The patient was a 62 year-old woman, without comorbidities, who sought the evaluation of a specialist in oral and maxillofacial surgery after undergoing routine panoramic radiography and reporting discomfort in the anterior mandible to the orthodontist. She reported that 8 years back she underwent surgery to place a silicone chin implant, since she had a class II face with compensated occlusion (Figure 1). After the clinical evaluation, a computed tomography scan of the implant region was requested. Following the analysis of the images (Figure 2), removal of the silicone implant was recommended. It was also recommended that the patient undergo an osteotomy for mentoplasty with the need to place an allogeneic graft to fill the defect caused by the implant and to help fix the osteotomized segments. The surgery was performed under general anesthesia in a hospital environment, with an incision in the bottom of the vestibule of the anterior region. The implant was removed (Figure 3) and significant bone resorption was observed, with an imminent possibility of fracture. Then, vertical markings were performed to assist in repositioning the osteotomized segment to avoid deviation when applying rigid fixation. The allogeneic graft from the PUC-Pr tissue bank was modeled to fill the bone defect and to assist in fixation with a miniplate and screws (Figure 4). Suture was performed in layers and the wound site was covered with dressing for 5 days to avoid ptosis of the lower lip. Postoperative tomographic follow-up (Figure 5), Twelve-month follow-up with return of sensitivity. Frontal view and profile of the patient's face after 12 months of surgery (Figure 6).

Figure 1: Preoperative front and profile view.

Figure 2: Preoperative CT scan front and profile view.

Figure 3: Removal of silicone implant and bone defect.

Figure 4: Markings to assist in the repositioning of the chin; adaptation of the allogeneic graft; stabilization of segments and grafts.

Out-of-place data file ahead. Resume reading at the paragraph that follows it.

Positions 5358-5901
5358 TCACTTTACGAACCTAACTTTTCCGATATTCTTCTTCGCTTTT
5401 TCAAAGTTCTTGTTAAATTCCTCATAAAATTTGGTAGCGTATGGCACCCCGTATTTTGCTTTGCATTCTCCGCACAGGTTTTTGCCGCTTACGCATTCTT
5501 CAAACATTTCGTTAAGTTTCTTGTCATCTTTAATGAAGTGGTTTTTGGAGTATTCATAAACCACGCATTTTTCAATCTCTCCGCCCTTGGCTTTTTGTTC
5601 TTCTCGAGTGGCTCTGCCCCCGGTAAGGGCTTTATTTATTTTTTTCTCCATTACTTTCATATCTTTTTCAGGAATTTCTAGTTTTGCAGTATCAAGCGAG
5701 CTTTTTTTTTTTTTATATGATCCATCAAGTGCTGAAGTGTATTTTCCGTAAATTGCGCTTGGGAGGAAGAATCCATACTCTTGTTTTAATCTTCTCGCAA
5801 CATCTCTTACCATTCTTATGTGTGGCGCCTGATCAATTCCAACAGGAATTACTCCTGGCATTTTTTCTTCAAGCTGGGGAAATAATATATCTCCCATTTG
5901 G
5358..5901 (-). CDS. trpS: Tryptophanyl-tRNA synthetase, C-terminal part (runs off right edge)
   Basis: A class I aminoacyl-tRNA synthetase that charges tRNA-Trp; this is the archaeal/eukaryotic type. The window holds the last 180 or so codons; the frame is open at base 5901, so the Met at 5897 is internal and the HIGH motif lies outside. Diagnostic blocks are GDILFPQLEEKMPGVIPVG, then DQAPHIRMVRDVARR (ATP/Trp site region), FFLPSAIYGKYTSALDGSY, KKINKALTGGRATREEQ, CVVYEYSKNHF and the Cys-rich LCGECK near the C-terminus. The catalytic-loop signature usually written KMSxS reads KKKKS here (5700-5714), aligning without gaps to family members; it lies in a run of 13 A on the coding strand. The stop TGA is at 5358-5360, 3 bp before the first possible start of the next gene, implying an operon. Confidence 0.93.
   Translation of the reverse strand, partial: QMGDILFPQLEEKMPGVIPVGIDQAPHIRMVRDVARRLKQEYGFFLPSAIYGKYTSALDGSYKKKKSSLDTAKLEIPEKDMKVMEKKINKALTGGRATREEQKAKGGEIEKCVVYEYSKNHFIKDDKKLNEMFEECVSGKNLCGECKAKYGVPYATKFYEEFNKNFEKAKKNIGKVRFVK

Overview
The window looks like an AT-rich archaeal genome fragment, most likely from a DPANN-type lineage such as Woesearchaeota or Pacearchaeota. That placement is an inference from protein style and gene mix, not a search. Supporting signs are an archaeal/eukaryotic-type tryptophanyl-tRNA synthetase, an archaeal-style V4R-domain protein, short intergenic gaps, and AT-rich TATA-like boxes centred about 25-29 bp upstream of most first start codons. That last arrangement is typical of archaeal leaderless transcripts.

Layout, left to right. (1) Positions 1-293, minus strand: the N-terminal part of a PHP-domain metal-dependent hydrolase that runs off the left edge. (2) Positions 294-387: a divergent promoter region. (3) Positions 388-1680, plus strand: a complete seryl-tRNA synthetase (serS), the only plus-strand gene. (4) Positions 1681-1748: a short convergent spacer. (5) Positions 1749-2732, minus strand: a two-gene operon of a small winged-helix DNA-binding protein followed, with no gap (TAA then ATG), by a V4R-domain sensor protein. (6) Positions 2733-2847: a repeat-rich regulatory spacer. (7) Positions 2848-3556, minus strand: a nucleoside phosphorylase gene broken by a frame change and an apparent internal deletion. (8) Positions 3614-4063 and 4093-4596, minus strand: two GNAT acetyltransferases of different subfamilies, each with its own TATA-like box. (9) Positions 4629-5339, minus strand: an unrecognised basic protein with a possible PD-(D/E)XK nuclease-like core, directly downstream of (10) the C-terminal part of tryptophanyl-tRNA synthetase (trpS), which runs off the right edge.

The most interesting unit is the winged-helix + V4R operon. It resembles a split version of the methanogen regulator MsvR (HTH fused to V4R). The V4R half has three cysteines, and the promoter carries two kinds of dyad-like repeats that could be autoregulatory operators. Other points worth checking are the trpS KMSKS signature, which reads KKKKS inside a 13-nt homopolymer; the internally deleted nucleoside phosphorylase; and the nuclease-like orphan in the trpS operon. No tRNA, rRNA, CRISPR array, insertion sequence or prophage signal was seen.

Figure 5: Post-operative CT scan axial and frontal and sagittal.

Figure 6: Postoperative front and profile view.

Conclusion

  The use of alloplastic materials is an option for the treatment of chin deficiency. However, the soft tissue compression over the years can promote significant resorption of the symphyseal bone. It is important to control installed implants or choose another material or segment osteotomy technique and skeletal fixation.

  It is observed that the long term use of silicone implants generates bone erosion, causing damage to bone and teeth, in addition to impairing the aesthetic result of the chin.

Bibliography

  1. Ungari C., et al. “Aesthetic restoration in maxillo-mandibular malformations: the role of genioplasty”. Annali di Stomatologia3-4 (2016): 110-112.
  2. Serna Eduardo., et al. “Treatment of Chin Deformities”. Acta Otorrinolaringológica Española 59 (2008): 349-358.
  3. Pitanguy I., et al. “Mentoplastia de aumento: Uma análise crítica”. Aesthetic Plastic Surgery 10 (1986): 161-169.
  4. Ramalho GC., et al.Revista Brasileira de Cirurgia Plástica 2 (2017): 291-294.
  5. Robinson M and R Shuken. “Bone resorption under plastic implants”. Journal of Oral and Maxillofacial Surgery 27 (1969): 116-118.
  6. Sciaraffia CE., et al. “Bone Resorption after Use of Silicone Chin Implants, Long-term Follow-up Study with Lateral Chin Radiography”. Plastic and Reconstructive Surgery Global Open 7 (2018): e1850.
  7. Yamazaki F., et al. “Bone resorption after alloplastic chin augmentation found incidentally in a patient with a toothache: Report of a case”. Journal of Oral and Maxillofacial Surgery, Medicine, and Pathology4 (2019): 275-279.
  8. Peled IJ., et al. “Mandibular resorption from silicone chin implants in children. 1986 American Association of Oral and Maxillofacial Surgeons. Published by Elsevier Inc”. All Rights Reserved5 (1986): P346-348.
  9. Polo M. “Bone resorption under chin implants: The orthodontist's role in its diagnosis and management”. American Journal of Orthodontics and Dentofacial Orthopedics1 (2017): 201-208.

Copyright: © 2021 João Luiz Carlini., et al. This is an open-access article distributed under the terms of the Creative Commons Attribution License, which permits unrestricted use, distribution, and reproduction in any medium, provided the original author and source are credited.